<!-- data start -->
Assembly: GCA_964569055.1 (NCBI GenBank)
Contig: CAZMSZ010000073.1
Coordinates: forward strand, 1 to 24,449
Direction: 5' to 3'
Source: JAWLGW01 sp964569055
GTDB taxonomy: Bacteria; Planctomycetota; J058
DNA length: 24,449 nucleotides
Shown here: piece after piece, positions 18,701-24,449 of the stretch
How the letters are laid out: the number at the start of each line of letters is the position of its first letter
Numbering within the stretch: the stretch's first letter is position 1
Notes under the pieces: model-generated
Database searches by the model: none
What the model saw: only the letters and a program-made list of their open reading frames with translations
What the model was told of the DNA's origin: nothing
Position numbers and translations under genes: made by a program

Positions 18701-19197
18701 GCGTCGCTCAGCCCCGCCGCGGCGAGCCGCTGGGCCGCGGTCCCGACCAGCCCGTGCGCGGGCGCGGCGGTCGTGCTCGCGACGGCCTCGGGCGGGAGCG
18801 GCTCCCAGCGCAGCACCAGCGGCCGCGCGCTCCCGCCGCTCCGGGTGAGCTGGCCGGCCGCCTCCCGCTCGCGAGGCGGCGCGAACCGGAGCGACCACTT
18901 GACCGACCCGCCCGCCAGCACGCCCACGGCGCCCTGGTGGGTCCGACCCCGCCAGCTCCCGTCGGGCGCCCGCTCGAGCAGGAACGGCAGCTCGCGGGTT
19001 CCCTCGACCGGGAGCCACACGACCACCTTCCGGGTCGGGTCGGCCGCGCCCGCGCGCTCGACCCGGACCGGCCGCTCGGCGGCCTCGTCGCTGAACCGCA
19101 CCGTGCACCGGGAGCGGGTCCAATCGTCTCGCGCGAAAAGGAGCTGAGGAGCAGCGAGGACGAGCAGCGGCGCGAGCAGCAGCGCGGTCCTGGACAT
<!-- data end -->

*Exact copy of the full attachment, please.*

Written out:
Assembly: GCA_964569055.1 (NCBI GenBank)
Contig: CAZMSZ010000073.1
Coordinates: forward strand, 1 to 24,449
Direction: 5' to 3'
Source: JAWLGW01 sp964569055
GTDB taxonomy: Bacteria; Planctomycetota; J058
DNA length: 24,449 nucleotides
Shown here: piece after piece, positions 18,701-24,449 of the stretch
How the letters are laid out: the number at the start of each line of letters is the position of its first letter
Numbering within the stretch: the stretch's first letter is position 1
Notes under the pieces: model-generated
Database searches by the model: none
What the model saw: only the letters and a program-made list of their open reading frames with translations
What the model was told of the DNA's origin: nothing
Position numbers and translations under genes: made by a program

Positions 18701-19197
18701 GCGTCGCTCAGCCCCGCCGCGGCGAGCCGCTGGGCCGCGGTCCCGACCAGCCCGTGCGCGGGCGCGGCGGTCGTGCTCGCGACGGCCTCGGGCGGGAGCG
18801 GCTCCCAGCGCAGCACCAGCGGCCGCGCGCTCCCGCCGCTCCGGGTGAGCTGGCCGGCCGCCTCCCGCTCGCGAGGCGGCGCGAACCGGAGCGACCACTT
18901 GACCGACCCGCCCGCCAGCACGCCCACGGCGCCCTGGTGGGTCCGACCCCGCCAGCTCCCGTCGGGCGCCCGCTCGAGCAGGAACGGCAGCTCGCGGGTT
19001 CCCTCGACCGGGAGCCACACGACCACCTTCCGGGTCGGGTCGGCCGCGCCCGCGCGCTCGACCCGGACCGGCCGCTCGGCGGCCTCGTCGCTGAACCGCA
19101 CCGTGCACCGGGAGCGGGTCCAATCGTCTCGCGCGAAAAGGAGCTGAGGAGCAGCGAGGACGAGCAGCGGCGCGAGCAGCAGCGCGGTCCTGGACAT